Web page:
Thorough data collection is not practical for most rare species due to challenges including significant demands of time, funding, and personnel, as well as access and permit requirements. Herbarium specimen data are generally open source and available through large clearinghouses such as GBIF and SEINet, though for rare plants locality data may be obscured to protect populations and an extra step may be needed (i.e., contact herbarium curator or database manager) to get access to this information. Several papers have already been published using herbaria and herbarium specimens as “big data sources” and several of these papers have focused on rare plants (e.g., Lughadha et al., 2005; Lavoie, 2013; Nualart et al., 2017; Marsico et al., 2020; Heberling, 2022 and citations therein). For these reasons, the intent of our paper as a perspective is to highlight the value of utilizing herbarium specimens as a cost-effective way to generate information that can be included in the three sections of an SSA for the listing of rare plants. By taking this approach, we are providing a practical application of the data and the role that herbarium specimens can play in the listing and conservation of rare species. For each section of the SSA, we provide examples from the literature and from our own research that have used herbarium specimens to gather data on rare plants. Integration of herbarium specimen data into an SSA is possible as high-quality images of many rare plants are now accessible online and available at no cost, making this an important cost-benefit approach to data gathering for rare plant research. Lastly, we want to note that the approach presented here can be extended to incorporate new information into Recovery Plans and Five-Year Reviews. This same information could also be utilized by conservationists at state and local levels to inform their work on the preservation of rare plants.
Species Status Assessments - species’ ecological needs
This section of the SSA focuses on a species’ background information including its taxonomy, classification, life history, and ecological relationships. It includes a detailed species description, distribution/range maps, a description of habitat, and other basic material regarding its biology and ecology. Herbarium specimens can be a source for much of these data, especially the taxonomy, distribution, and habitat. For example, the SSAs for Ocmulgee skullcap (Scutellaria ocmulgee; U.S. Fish and Wildlife Service, 2021) and bracted twistflower (Streptanthus bracteatus; U.S. Fish and Wildlife Service, 2020) mention herbarium specimens and their associated labels as the source for this type of data.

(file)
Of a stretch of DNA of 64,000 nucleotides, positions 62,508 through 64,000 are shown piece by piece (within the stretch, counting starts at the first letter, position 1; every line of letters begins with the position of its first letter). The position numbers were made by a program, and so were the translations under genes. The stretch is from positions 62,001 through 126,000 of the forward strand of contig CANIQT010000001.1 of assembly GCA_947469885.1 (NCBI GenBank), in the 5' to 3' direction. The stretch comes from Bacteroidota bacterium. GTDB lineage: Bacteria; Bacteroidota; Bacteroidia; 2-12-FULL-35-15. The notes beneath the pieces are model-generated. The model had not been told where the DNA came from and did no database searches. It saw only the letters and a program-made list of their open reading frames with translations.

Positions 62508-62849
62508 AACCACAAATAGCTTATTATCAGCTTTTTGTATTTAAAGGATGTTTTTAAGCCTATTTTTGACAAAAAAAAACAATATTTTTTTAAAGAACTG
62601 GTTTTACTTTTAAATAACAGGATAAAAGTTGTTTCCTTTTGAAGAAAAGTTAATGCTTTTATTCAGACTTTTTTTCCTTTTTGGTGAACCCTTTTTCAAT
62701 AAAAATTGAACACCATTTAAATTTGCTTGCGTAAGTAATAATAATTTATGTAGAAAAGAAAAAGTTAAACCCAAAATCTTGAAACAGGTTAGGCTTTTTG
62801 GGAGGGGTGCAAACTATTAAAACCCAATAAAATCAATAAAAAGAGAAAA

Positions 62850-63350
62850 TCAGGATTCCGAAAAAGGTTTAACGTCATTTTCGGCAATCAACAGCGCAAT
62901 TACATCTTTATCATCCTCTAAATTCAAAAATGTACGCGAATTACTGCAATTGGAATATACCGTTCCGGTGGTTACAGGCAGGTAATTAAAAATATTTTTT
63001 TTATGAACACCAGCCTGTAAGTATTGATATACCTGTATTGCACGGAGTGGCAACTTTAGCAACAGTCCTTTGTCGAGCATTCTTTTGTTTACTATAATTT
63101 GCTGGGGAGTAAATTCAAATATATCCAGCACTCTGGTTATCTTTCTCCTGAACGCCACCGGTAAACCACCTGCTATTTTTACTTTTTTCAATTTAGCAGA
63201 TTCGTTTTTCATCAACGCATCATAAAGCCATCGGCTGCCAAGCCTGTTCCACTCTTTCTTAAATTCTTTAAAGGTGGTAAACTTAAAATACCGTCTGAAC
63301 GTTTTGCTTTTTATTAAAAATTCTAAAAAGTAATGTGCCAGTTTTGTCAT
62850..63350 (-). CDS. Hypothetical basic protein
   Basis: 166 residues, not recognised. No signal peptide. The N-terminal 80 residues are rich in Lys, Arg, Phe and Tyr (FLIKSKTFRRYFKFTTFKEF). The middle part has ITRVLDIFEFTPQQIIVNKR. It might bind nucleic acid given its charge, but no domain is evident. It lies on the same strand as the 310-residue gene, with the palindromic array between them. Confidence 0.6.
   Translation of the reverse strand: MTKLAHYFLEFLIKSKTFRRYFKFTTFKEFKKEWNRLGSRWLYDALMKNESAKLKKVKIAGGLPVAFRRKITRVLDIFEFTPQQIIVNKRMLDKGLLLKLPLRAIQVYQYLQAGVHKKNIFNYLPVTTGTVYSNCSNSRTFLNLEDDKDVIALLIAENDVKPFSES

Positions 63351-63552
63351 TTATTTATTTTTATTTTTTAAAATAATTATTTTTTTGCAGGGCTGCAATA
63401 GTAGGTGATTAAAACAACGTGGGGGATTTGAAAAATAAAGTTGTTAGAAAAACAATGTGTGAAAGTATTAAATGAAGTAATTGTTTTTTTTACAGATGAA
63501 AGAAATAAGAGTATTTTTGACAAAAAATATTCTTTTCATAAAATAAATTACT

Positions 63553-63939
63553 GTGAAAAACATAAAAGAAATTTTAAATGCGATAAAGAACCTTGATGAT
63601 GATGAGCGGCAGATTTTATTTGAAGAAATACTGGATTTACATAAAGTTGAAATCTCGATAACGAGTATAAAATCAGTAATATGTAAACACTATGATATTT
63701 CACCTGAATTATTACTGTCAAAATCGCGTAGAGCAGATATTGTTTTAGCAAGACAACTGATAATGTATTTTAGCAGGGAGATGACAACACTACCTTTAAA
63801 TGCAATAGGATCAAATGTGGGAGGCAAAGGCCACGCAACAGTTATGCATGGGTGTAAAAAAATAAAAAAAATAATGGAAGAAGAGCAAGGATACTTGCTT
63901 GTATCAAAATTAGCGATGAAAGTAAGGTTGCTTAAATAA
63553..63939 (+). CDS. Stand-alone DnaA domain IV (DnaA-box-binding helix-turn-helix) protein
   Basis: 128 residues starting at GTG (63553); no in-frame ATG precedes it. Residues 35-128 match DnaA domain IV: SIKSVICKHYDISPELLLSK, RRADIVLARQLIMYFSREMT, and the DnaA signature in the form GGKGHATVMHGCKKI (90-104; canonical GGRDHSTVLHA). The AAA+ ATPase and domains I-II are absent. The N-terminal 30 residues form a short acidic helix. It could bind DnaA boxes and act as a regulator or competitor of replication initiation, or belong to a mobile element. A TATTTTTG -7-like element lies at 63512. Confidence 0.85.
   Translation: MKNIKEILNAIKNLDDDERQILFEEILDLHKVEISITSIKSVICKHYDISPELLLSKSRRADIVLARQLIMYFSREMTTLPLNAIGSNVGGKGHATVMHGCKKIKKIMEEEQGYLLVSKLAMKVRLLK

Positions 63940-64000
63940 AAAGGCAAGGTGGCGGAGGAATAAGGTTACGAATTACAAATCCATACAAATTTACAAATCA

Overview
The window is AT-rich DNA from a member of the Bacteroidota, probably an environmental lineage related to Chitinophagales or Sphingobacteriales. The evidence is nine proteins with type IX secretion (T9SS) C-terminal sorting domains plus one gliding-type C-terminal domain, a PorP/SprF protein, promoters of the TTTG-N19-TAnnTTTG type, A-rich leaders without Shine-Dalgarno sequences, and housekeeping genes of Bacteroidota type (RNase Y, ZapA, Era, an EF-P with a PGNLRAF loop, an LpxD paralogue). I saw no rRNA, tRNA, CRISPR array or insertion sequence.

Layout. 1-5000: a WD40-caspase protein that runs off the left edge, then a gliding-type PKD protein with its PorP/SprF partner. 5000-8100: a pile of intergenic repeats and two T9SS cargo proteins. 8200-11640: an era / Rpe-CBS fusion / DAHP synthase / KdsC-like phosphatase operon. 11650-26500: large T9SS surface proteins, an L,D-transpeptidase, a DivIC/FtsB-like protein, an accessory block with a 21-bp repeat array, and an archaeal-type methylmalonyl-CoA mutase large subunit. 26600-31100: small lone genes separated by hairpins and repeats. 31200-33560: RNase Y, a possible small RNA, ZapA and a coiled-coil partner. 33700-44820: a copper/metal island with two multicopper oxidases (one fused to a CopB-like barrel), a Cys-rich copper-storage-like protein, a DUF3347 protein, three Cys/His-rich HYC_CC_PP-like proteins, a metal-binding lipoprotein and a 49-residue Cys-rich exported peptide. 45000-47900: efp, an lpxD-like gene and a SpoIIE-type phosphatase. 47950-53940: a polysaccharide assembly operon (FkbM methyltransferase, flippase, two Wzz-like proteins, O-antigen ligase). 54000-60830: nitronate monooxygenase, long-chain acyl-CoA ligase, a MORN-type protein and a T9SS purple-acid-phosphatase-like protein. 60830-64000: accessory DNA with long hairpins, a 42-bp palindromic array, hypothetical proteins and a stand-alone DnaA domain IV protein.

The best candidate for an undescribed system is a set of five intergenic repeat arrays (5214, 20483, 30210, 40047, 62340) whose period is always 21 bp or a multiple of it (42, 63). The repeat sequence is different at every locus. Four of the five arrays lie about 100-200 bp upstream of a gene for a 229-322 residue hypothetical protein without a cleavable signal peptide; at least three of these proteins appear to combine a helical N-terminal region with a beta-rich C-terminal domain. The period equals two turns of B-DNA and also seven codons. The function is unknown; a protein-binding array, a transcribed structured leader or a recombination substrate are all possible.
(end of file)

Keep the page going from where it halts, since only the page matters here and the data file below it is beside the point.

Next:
One of the greatest contributions of herbarium specimens under this section is the proper and verifiable identification of the taxonomic unit of conservation and its vouchering. This is extremely important as it can change the geographical range of a species and the scope of the area to be evaluated by an SSA. For example, in the case of Scutellaria ocmulgee (Ocmulgee skullcap), a species that has been confused with S. mellichampii (another rare southeastern United States skullcap), recent field and herbarium work has allowed for the reassessment of its taxonomy and distribution (Weakley et al., 2020). Due to such work, the SSA for Ocmulgee skullcap is now focused on a much narrower geographical range (U.S. Fish and Wildlife Service, 2016). Having a clear understanding of the nomenclature and the changes it has undergone in the past is also key to the legal protection of any rare species (Mace, 2004), including plants (Standley, 1992; Schatz, 2002). For example, if an SSA was to be developed for Minuartia patula, which has undergone multiple changes of nomenclature and delimitation (Kartesz, 1994; Kartesz, 1999; Dillenberger and Kadereit, 2014; Schilling et al., 2022), under which sense [or taxon concept (Franz et al., 2008; Sigovini et al., 2016)] would it be recognized? In cases such as these, consulting herbarium specimens, taxonomic databases and literature, or even taxonomic experts to determine the taxonomic unit of conservation is prudent. Practitioners should also be aware that the name that a species is listed under may not be its currently accepted name. Once a species has been listed, changing its legally recognized name can be a slow and difficult process. Although Harperella nodosa is now the currently accepted name for Ptilimnium nodosum (Feist et al., 2012) and has been for a decade, Ptilimnium nodosum is still the name listed and protected under the ESA. Herbarium specimens and taxonomic databases are crucial for species verification during the listing, protection, and management of a rare plant, as correctly identifying a species will determine or influence many aspects of its conservation status including its critical habitat designation.